I don't get moved too terribly by babies. They're more likely to make me laugh. Likewise, I've never been too much of a sucker for schmaltz. So one might imagine my own dismay when I caught myself letting out a melancholic Ahhhh tonight upon reading of the death of Vampira at age 86.
In all honesty, I never was much of a fan for Maila Nurmi - that was her name, well, stage name. I've just been rather appreciative of her tertiary ties to two individuals that are hallmarks of my past.
Remarkably - to me at least - Vampira had direct connection to both the object of my adolescent hero worship, James Dean, and the campy, ironic anti-hero of my expatriation, Ed Wood. She was an odd at best, ten years senior love interest of Dean and later reluctant "star" of Wood's classic Plan 9 From Outer Space. (Oddly enough Martin Landau is in a similar boat, having been Dean's friend in New York and later starring in Tim Burton's 1994 opus Ed Wood. He won best supporting actor).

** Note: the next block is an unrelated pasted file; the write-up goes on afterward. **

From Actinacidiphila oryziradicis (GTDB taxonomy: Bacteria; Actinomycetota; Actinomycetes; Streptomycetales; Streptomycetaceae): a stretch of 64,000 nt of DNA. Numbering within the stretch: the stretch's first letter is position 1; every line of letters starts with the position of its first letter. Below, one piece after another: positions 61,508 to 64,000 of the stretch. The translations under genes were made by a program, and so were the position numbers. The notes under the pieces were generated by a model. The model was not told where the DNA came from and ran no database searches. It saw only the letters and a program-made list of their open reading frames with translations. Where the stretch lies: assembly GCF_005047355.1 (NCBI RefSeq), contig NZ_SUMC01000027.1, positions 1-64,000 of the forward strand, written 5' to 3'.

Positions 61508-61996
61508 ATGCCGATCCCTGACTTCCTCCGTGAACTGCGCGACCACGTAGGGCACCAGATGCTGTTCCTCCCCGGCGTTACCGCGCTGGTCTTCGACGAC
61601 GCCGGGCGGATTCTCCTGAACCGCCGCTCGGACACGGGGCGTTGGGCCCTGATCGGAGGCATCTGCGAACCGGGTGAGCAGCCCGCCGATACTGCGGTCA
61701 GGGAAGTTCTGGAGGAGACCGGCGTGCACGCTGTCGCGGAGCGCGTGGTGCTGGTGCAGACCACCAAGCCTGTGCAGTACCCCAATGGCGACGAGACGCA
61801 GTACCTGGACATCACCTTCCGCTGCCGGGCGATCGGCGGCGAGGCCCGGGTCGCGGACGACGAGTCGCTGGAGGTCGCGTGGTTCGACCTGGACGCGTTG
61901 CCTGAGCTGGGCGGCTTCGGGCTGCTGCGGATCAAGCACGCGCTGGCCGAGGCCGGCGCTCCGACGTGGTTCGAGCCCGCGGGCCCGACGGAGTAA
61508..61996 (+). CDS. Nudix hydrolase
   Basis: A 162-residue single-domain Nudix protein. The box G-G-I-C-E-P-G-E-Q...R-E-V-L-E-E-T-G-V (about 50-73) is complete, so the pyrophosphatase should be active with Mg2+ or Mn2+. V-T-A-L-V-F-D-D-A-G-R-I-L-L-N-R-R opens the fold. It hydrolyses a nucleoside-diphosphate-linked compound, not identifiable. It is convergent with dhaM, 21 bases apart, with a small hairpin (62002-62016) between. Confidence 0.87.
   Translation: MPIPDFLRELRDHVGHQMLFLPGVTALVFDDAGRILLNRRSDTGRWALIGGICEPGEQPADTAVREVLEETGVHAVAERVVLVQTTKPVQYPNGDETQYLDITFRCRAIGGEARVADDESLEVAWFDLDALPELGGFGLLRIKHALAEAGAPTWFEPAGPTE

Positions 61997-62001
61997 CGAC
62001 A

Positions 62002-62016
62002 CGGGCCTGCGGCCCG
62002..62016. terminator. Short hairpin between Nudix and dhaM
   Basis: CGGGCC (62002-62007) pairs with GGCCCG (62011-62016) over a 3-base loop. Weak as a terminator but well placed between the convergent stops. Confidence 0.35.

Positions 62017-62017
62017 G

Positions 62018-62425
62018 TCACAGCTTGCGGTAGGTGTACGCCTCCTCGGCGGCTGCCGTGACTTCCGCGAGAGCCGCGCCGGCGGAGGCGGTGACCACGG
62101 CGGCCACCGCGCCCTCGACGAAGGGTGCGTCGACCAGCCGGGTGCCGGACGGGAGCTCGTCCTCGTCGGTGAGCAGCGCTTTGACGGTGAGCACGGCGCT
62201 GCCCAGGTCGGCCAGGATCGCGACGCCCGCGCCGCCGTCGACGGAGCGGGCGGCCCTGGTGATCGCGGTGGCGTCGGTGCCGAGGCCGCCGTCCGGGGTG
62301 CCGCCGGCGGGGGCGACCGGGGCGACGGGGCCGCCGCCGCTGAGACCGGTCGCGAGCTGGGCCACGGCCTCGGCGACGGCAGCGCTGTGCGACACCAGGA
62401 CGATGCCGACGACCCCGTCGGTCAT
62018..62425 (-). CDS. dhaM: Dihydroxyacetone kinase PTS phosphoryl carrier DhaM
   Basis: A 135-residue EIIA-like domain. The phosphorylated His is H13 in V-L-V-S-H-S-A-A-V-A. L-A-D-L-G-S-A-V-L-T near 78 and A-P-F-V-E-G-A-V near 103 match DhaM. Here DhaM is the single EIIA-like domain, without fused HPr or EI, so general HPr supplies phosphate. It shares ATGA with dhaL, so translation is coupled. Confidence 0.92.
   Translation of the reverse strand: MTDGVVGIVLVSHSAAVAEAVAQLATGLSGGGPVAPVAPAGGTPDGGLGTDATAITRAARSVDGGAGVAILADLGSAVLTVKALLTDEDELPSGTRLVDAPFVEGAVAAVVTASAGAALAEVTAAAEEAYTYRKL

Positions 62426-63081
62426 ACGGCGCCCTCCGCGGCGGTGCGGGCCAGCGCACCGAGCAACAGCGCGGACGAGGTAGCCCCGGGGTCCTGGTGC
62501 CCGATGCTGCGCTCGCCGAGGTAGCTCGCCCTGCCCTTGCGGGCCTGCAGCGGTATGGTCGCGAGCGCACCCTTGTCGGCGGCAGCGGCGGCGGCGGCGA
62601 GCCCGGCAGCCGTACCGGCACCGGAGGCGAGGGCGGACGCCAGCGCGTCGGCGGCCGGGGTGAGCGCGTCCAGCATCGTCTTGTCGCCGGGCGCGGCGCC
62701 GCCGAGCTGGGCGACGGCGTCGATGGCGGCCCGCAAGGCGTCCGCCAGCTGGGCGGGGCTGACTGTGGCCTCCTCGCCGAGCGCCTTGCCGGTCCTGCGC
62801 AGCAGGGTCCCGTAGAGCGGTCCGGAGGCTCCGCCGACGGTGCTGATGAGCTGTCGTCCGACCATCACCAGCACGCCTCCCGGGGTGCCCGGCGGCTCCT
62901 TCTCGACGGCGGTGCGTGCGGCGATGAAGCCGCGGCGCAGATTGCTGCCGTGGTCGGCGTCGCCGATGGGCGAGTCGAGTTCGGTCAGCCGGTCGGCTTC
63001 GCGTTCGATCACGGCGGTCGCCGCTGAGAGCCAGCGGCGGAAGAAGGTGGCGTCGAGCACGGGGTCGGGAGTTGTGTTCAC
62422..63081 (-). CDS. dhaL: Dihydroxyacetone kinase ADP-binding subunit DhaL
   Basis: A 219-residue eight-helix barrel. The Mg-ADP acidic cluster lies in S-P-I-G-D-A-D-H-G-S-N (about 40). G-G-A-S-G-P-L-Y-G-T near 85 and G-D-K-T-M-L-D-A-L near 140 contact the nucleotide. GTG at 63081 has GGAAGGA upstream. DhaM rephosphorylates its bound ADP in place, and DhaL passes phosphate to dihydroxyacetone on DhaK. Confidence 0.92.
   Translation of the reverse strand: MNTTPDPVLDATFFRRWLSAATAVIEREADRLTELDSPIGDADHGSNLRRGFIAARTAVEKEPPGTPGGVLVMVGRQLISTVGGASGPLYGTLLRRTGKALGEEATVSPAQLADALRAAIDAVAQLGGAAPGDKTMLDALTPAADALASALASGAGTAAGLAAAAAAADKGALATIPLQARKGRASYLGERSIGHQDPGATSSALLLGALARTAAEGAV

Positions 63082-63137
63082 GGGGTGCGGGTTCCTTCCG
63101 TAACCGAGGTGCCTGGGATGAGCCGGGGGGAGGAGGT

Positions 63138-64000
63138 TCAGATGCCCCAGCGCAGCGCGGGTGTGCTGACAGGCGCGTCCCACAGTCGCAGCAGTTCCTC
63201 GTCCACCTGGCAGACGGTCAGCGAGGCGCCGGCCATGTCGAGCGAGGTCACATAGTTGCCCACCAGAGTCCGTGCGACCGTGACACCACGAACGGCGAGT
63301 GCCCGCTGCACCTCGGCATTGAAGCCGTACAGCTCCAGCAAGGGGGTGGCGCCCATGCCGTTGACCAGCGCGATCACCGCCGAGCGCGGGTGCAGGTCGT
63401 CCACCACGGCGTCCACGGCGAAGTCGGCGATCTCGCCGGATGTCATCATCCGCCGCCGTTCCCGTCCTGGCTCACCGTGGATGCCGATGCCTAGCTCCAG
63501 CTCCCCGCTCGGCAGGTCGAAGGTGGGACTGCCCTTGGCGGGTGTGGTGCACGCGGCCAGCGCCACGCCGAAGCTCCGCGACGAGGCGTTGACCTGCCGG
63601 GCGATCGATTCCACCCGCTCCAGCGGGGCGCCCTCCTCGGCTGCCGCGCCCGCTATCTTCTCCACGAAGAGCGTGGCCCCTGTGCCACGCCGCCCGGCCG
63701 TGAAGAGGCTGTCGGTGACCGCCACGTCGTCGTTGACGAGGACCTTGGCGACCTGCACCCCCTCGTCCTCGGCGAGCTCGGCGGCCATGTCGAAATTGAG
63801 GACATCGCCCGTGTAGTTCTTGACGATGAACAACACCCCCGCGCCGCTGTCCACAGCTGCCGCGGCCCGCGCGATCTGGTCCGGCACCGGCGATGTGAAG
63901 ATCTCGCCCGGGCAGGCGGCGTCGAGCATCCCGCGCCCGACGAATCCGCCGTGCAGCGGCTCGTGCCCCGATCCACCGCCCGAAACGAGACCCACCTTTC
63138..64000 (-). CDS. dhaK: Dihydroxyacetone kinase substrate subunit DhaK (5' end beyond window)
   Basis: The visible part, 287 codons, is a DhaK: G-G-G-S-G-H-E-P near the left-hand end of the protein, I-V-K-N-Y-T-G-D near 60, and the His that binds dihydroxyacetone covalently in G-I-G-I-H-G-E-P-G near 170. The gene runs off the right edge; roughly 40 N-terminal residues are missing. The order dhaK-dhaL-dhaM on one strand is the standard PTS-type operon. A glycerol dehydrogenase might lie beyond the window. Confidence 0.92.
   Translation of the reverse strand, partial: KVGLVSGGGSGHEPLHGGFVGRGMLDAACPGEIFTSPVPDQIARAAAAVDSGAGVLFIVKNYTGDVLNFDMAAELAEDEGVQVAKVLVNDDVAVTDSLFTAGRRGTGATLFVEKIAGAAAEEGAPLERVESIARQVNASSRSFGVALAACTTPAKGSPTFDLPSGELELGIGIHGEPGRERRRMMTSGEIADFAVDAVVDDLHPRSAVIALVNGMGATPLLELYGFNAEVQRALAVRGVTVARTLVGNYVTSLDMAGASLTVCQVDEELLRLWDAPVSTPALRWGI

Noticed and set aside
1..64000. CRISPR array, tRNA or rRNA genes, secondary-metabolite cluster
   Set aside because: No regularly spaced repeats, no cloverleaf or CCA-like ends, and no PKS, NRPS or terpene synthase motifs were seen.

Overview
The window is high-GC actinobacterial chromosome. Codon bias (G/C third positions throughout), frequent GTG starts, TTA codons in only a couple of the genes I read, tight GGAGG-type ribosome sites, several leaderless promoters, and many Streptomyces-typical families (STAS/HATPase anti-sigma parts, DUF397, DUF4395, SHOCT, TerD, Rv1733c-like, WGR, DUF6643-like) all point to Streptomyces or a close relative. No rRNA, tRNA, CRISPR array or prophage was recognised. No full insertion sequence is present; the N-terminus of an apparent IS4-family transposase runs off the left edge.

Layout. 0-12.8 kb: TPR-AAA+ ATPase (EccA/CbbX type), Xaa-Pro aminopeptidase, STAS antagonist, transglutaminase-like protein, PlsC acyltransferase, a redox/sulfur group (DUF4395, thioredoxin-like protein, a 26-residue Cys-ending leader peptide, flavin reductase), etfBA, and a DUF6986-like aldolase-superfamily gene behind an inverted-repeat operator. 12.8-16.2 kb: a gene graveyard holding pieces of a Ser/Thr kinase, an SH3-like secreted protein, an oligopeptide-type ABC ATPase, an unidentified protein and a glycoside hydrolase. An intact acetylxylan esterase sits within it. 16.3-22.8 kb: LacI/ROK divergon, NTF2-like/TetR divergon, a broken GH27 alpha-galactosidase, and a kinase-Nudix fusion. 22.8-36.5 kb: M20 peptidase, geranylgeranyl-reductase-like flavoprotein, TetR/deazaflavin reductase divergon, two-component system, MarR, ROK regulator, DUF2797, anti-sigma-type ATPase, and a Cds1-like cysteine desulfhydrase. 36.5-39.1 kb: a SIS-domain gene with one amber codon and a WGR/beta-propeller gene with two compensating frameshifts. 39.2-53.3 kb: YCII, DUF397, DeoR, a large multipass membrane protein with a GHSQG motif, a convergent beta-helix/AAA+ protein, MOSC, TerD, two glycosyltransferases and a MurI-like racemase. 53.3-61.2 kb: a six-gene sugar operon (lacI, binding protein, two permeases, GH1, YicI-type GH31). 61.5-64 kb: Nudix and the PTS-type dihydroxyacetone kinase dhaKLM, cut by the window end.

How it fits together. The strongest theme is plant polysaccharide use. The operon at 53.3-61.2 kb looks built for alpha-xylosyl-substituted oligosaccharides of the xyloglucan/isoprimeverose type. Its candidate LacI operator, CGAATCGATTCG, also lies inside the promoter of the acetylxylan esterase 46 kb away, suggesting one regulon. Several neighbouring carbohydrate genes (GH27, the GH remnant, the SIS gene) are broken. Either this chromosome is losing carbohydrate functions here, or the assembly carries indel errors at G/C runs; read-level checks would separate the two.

Vampira was one of the few people that could bridge a time in my life from age 13 to 23 in one fell swoop. For a decade dawned amid pubescent haze and exited with adultish acuity, few people, let alone ideas, could tie the boy to the man...not even myself for the most part. As time passes and one grows pensive - and closer to 30 day by day - one might try to revisit those old times. Memories are subjective at times and fleeting at worse, so its always fun to visit those static footnotes and also-rans than can conjure up recollections above suspicion. Vampira was one of those hyper-text-esque images and ideas that instantly catapulted me to another time.
More often than not, I'd run across her image as played - quite buxomly - by Lisa Marie in Tim Burton's Ed Wood. Seeing that pale analog of Morticia Addams can flash up images of borrowing an A to Z James Dean encyclopedia from a pudgy girl in freshman German class or late night carousing 60 miles from Hiroshima. Either way her vampish figure was an instant ticket to time travel.
I don't think I'll carve any initials in my arm tonight. If self-mutilation didn't present itself for Elliott Smith, I doubt it's every going to happen. However, I am once again reminded that I'm almost six years older than James Dean was when he died and I've recently eclipsed Ed Wood's age when he made the classic Glen or Glenda.
On the whole, I guess I'm just feeling lucky tonight. Lucky enough to have been enamoured with a hero at 13, thousands of miles from home at 23, and still caring about silly shit today.